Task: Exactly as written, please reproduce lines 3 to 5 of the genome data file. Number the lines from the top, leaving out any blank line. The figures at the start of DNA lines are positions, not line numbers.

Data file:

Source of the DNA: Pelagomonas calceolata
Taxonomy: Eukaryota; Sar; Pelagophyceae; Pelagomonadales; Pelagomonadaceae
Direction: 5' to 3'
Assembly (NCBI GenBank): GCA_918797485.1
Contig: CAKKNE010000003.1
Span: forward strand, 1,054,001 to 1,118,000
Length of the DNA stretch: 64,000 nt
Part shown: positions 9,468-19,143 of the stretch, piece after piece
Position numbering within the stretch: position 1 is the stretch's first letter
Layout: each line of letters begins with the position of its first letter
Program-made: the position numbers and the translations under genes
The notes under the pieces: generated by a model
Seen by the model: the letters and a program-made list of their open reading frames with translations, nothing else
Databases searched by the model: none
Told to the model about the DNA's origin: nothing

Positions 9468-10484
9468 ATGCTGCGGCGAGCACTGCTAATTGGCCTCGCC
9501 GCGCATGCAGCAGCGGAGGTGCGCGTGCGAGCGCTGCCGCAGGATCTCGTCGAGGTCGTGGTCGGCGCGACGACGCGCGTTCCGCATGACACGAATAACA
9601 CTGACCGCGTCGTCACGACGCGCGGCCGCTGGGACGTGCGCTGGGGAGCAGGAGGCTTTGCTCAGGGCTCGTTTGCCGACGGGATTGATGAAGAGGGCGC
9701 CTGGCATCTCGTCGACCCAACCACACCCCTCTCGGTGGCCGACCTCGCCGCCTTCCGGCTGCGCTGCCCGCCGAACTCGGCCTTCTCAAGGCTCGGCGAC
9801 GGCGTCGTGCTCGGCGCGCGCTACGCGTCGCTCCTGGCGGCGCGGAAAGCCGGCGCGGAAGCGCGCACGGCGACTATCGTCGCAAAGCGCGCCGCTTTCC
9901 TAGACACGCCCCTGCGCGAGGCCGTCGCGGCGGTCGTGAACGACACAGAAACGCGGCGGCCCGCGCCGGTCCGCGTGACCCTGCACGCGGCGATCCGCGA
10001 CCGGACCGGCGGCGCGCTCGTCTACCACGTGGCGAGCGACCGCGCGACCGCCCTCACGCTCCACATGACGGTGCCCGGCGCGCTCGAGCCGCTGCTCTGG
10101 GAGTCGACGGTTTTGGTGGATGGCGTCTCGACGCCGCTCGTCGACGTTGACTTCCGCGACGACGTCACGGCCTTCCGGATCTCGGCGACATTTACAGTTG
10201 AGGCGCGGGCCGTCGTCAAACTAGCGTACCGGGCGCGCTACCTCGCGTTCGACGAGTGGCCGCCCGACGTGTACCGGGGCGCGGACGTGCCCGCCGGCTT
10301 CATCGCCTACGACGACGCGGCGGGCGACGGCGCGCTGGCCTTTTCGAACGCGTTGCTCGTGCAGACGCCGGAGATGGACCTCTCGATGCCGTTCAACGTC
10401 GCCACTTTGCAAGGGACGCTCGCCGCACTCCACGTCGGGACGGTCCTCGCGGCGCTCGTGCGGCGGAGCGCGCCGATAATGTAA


Direction: 5' to 3'
Assembly (NCBI GenBank): GCA_918797485.1
Contig: CAKKNE010000003.1